The Carlisle Mosquito Online

Friday, May 9, 2003


It's not over yet

The Annual Town Meeting on Monday night in Corey Auditorium started on time, with a quorum present by 7 p.m. "It was a good turnout," said Town Clerk Sarah Andreassen, who confirmed that the 433 attendees was a strong showing but not a record.

The meeting proceeded smoothly without rancor and with the utmost of civility, considering that several of the warrant articles generated widely divergent opinions. It seemed to this observer that the people who were in attendance knew what they were there for; presentations, in most cases, were clearly articulated; and speakers from the floor were given adequate time to state their opinions.

In discussions on Tuesday with friends and colleagues there were those who thought Town Meeting was boring, others found it humorless. But one thing all could agree on: it ended by 10:30, and we did not have to return for a second night.

Several questions come to mind. Why was the 2003 Art Celebration Week at the Carlisle School scheduled to begin on Town Meeting night, from 6:30 to 8:00 p.m.? Parents have a hard enough time feeding their families and getting things settled at home before they head off to Town Meeting at 7 o'clock.

Having baby-sitting for infants downstairs in the Corey gym was a great idea, but why didn't people learn about it ahead of time, instead of on Monday afternoon?

And lastly, why can't the RecComs in both Concord and Carlisle make an effort to not schedule sporting events on Town Meeting afternoons? For parents who have to pick up a child in Concord from a lacrosse game or other athletic events, getting to Town Meeting is an extremely difficult task.

With Town Meeting over, it's important to look ahead to Tuesday at the polls where a majority of voters are needed to pass the override funding for the Concord-Carlisle Regional High School and bonding for the Carlisle footpath plan in the center of town, both of which received a more than 2/3 vote to pass on Monday night.

No, it's not over. Supporters of the CCHS override and the footpath plan must vote Yes in the election at Town Hall on Tuesday, May 13, 7 a.m. until 8 p.m.

See you there!

From Carlisle to the Middle East

Twenty years ago this June, I moved away from home in Carlisle and visited the Middle East for the first time. I was part of a student exchange program, living with a family in Turkey for the summer just prior to going off to college.

This experience in Turkey sparked my interest in the region. So, in college and graduate school I pursued the study of the Middle East, and also visited the region on several more occasions. I lived for a total of two and a half years in Cairo, as a student and then as a journalist. From Egypt I made side-trips to Israel, the West Bank and Gaza, Jordan, Syria, Lebanon, Libya, Tunisia, Morocco, Yemen, and Azerbaijan. My first articles for the Carlisle Mosquito were travel stories from the Middle East as a student.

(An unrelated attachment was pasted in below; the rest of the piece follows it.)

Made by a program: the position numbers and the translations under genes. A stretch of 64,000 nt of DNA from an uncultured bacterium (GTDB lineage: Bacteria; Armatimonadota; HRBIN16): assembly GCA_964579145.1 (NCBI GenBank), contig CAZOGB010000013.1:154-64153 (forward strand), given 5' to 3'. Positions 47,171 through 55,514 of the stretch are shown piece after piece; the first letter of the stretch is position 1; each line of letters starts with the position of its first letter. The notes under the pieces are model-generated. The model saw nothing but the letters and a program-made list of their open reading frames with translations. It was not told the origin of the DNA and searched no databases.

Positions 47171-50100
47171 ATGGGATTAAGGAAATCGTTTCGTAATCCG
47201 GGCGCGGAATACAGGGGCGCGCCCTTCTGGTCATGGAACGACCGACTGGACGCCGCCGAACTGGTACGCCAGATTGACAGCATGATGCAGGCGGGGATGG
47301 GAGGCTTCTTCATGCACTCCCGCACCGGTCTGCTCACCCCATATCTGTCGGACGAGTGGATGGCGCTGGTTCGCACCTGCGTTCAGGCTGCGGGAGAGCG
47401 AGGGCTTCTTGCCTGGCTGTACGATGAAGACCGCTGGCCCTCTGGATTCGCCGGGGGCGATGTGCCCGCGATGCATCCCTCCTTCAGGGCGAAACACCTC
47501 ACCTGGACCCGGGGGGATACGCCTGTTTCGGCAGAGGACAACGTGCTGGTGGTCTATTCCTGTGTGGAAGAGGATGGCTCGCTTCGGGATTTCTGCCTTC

The people of the Middle East are very social, hospitable, and warm. I was constantly invited into people's home and served tea, sometimes Turkish coffee, or soft drinks and local pastries. Quite frequently I was invited for delicious home-cooked meals, and sometimes was even invited to a birthday party or a wedding of people I hardly knew. Indeed it was an advantage to be a woman visitor, for an unfamiliar male would not likely be invited into the privacy of a home with women.

The religious difference was rarely an issue, as many Arab countries have significant Christian minorities. In the Middle East, one's religion is based on birth, like ethnicity, not through spiritual choice. Proselytizing or conversion in any direction is just not done. So, while some Muslims wanted to make sure I had a favorable opinion of their religion, they did not try to convert me.

As for being an American, that sometimes elicited arguments from people I met that U.S. foreign policy is too biased towards Israel and that Palestinian plight is not understood. But the arguments were never angry nor directed at me personally. In fact, it seemed to me that the Arabs tried to turn me into an ally of their cause, hoping that I would then go back and try to change American public opinion and eventually the U.S. government's foreign policy. Alas, U.S. foreign policy is not determined in the same fully democratic manner as a Carlisle Town Meeting.

I am concerned that American college students with an interest in the Middle East, as I had, can no longer study there and travel around as easily as I did, with Arab public opinion more anti-American than ever. I read with dismay that graduate and post-graduate research grants are being severely restricted for American Middle East scholars. With fewer Americans willing or able to travel there, we will be all the less knowledgeable of the region. That is something we cannot let happen.

I left the Middle East for the final time in May 1992, after a full year in Egypt, upon the ultimatum of my future husband that I'd better come back soon if I wanted our relationship to continue. But someday I hope to take my family to visit a peaceful Middle East, and the possible resumption of Israeli-Palestinian peace talks is a reason for optimism.


2003 The Carlisle Mosquito